The collapse of the federal budget process and the decline in trust in government threaten the stability of the self-governing republic that we inherited from our nation’s founders. Informed by their moral and political philosophy, we suggest an approach to reforming the budget process aimed at reclaiming that institutional trust. We argue that budget process reform must be animated by two related ideas: First, that post-constitutional statutory law must be impartial, and second, that both citizens and their elected representatives have a right to participate in, and to influence, the political process.
Using data from the Mercatus Center’s Regulatory Report Card project and statistics on Office of Information and Regulatory Affairs (OIRA) review time from reginfo.gov, we examine whether the quality and use of regulatory analysis vary consistently with OIRA actions.
Is the midnight regulations phenomenon real and what are its consequences? This paper finds that when an administration’s time is almost up, submissions of economically significant regulations nearly double. Such surges in regulatory activity decrease the duration of regulatory review at the Office of Information and Regulatory Affairs (OIRA), likely because of political pressure to quickly approve new rules. Specifically, one additional economically significant regulation submitted to OIRA decreases the mean review time for all regulations by about two thirds of a day. If OIRA review improves regulation quality, then regulatory surges that decrease review time could hinder such improvement.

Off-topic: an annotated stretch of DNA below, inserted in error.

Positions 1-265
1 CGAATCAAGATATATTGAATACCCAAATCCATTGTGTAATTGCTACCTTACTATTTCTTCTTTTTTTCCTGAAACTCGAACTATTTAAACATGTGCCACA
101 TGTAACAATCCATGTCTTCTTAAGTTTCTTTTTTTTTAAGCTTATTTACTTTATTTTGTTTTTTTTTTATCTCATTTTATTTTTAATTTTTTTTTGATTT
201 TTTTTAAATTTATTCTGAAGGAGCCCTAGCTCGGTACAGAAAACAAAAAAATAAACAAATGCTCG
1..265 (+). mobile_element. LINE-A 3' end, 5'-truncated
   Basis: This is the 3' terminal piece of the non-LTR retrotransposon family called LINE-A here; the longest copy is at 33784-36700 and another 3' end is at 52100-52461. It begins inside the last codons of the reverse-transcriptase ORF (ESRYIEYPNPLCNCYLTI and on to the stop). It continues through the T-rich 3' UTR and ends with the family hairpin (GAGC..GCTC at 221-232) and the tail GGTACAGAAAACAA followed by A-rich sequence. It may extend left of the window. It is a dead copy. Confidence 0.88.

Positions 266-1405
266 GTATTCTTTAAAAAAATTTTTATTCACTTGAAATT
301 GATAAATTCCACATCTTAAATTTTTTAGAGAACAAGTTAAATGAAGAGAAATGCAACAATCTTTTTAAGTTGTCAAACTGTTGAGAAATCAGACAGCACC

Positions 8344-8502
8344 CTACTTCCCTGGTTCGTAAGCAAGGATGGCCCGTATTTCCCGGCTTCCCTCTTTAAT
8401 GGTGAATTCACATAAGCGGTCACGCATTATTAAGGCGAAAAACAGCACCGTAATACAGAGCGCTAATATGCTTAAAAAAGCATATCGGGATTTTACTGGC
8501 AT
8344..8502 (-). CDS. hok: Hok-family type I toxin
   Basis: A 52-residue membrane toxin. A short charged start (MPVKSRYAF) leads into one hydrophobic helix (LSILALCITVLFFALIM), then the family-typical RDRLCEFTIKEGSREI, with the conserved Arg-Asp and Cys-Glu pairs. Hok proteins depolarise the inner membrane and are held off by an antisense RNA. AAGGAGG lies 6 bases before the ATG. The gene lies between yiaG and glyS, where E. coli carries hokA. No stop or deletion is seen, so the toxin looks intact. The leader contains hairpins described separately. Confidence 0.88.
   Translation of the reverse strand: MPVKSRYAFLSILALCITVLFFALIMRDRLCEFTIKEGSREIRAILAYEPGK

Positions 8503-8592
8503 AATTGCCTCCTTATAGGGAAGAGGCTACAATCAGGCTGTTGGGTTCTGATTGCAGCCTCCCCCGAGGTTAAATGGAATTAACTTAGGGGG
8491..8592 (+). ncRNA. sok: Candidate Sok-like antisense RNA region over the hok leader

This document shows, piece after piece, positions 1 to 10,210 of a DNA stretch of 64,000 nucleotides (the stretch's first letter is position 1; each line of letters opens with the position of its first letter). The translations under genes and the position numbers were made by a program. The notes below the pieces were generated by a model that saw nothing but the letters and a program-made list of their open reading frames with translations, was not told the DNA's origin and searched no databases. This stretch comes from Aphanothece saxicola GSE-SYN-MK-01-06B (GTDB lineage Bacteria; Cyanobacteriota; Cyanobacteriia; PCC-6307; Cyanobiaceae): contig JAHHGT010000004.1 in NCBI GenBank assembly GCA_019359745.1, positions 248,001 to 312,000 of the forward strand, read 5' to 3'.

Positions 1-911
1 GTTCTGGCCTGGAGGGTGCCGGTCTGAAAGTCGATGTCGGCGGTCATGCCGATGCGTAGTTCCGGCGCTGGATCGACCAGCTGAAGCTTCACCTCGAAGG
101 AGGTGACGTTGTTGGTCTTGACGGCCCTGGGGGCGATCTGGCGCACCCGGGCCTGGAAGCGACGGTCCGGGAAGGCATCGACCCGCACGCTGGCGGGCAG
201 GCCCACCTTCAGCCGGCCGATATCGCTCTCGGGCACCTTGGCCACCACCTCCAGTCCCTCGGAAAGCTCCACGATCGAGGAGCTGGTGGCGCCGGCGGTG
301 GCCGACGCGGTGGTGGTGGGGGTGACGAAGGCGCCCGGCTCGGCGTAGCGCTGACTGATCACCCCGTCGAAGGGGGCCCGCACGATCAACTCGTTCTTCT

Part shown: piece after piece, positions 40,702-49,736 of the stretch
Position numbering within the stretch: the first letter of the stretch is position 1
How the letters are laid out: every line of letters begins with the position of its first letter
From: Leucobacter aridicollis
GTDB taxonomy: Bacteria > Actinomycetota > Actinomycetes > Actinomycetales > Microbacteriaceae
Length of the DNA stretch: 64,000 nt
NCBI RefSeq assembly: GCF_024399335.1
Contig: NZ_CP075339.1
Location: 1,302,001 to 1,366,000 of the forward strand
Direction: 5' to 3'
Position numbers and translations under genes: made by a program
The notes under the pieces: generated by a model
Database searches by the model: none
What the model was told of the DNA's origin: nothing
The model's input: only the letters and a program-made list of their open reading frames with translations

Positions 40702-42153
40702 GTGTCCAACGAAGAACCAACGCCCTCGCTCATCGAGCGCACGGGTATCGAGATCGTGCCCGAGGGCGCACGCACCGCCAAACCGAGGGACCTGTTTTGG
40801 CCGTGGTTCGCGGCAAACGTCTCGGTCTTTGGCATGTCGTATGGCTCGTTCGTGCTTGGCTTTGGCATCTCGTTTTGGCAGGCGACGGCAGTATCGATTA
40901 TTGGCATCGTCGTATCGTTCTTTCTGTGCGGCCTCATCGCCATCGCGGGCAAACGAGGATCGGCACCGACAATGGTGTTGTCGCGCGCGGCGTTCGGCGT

We examine the correlation between federal government activity and performance of the capital’s National Football League team, the Washington Redskins. We find a positive, non-spurious, and robust correlation between the Redskins’ winning percentage and bureaucratic output, measured by pages published in the Federal Register. Because the Redskins’ performance is prototypically exogenous, we give this result a causal interpretation and provide a plausible, causal mechanism: bureaucrats must make “logrolling” deals to expand their regulatory power, and a winning football team offers a shared source of optimism to lubricate such negotiations. We do not find the same correlation when examining congressional activity.
In this journal article, Jerry Brito first looks at the roots of success for Base Realignment and Closing (BRAC) commissions. He then compares them to recent commission proposals to limit federal spending.